Yeah, I find it hilarious that TLJ is getting this spin as being a 'feminist' movie, I'm really not seeing it. TFA has better claim to that and it did a far better version of Rey for me.
TLJ was full of in-your-face, ham-fisted attempts at "feminism" that were just **** and annoying. Everything Holdo did and was. Almost as though the plan was to have a strong, sensible woman showing superiority over hot-headed and brash male (Poe) and as a result saving the day. What we ended up with was Holdo being irrational and vindictive and nearly ending up ****ing everything up (seemingly) just for the sake of wanting to belittle Poe. As Anakinsfan said it was like a caricature of what people fear feminism to be, and this film was supporting that.
I really just wish that we could go to a more sensible place with film making in general, stop trying to make gender and race issues such a big part of everything. It's not like it's going to go back to the 70s with 90% White male actors in every film, which it seems like people are afraid of. So many people in the industry, and fans pressuring them, are forcing these issues that don't need to be forced and it's just divisive and harmful.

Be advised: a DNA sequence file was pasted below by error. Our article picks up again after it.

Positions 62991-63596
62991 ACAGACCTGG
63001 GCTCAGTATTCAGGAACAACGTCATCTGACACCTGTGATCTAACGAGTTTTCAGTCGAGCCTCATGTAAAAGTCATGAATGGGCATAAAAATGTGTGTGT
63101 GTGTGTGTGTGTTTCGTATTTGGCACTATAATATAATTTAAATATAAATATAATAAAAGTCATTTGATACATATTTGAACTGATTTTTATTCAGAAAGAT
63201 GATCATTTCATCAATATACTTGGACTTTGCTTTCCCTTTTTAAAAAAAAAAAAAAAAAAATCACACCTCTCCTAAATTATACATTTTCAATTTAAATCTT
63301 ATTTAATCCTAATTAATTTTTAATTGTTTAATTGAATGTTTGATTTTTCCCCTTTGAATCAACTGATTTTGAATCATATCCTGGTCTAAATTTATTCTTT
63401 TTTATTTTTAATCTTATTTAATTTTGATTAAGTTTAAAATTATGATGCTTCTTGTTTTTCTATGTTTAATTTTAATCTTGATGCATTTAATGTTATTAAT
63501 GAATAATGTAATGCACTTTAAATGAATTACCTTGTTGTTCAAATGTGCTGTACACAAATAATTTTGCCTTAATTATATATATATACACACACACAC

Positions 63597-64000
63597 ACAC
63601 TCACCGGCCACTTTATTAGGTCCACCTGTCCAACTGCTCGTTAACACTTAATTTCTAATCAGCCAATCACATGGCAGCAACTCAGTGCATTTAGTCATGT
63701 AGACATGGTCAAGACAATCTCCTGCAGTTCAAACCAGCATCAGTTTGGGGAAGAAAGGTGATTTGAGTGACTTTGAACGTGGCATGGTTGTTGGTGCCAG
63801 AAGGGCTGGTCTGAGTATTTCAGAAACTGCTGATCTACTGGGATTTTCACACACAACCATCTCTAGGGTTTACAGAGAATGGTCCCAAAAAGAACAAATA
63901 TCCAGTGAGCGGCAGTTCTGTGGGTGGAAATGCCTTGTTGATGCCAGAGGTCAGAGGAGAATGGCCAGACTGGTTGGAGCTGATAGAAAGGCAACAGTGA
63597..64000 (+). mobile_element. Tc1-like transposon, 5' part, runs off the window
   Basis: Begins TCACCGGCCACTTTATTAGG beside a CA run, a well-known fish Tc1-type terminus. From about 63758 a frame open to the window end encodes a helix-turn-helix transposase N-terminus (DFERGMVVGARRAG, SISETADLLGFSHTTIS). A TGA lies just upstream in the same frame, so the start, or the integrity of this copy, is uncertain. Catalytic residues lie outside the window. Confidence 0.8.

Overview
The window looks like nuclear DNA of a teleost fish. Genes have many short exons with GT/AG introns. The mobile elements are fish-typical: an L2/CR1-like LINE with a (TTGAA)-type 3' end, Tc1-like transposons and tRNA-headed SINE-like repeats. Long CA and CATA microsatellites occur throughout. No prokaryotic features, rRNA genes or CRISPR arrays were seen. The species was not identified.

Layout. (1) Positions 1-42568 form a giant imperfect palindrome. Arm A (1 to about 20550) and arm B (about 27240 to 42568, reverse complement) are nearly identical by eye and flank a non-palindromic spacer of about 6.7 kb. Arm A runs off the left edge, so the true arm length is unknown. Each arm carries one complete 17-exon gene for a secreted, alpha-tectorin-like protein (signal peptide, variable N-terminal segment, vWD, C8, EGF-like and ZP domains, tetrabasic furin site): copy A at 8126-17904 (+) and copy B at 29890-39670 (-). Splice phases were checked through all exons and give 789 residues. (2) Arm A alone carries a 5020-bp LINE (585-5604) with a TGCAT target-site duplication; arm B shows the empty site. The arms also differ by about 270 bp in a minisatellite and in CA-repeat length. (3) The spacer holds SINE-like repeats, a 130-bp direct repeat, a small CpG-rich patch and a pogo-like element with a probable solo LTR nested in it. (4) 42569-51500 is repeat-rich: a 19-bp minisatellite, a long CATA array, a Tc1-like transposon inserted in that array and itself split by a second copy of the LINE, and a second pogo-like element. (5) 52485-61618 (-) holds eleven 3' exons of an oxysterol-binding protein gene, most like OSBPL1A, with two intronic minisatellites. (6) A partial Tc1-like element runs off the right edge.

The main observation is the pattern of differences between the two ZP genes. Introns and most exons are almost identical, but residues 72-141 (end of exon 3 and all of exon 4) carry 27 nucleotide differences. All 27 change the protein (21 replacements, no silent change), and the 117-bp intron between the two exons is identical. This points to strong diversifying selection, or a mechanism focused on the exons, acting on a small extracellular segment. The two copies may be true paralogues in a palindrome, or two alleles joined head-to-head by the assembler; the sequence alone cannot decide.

excuse me while i feel around for my eyes on the floor, as they have rolled out of my head
I was thinking of making some massive response to all of this, but you covered everything better than I ever could with just one hyperlink.
I don't mind if Holdo or Leia or Rey or everyone basically all the time screwed up in Last Jedi, it's a legitimate theme of the movie. So much so that they have Yoda spell it out. People can/do screw up constantly in the film, kind of a big point and it's really Luke's Crait appearance and Rey lifting rocks is when they have some genuine success.
I don't really see the relevance
The relevance is that what you said is factually wrong
Which part of what I said? It's really not clear
Your point about the percentages of diversity in films being much better now. There is progress sure, but it's still most certainly uneven. What your saying people are afraid of is legitimately still an active problem, as the hyperlink shows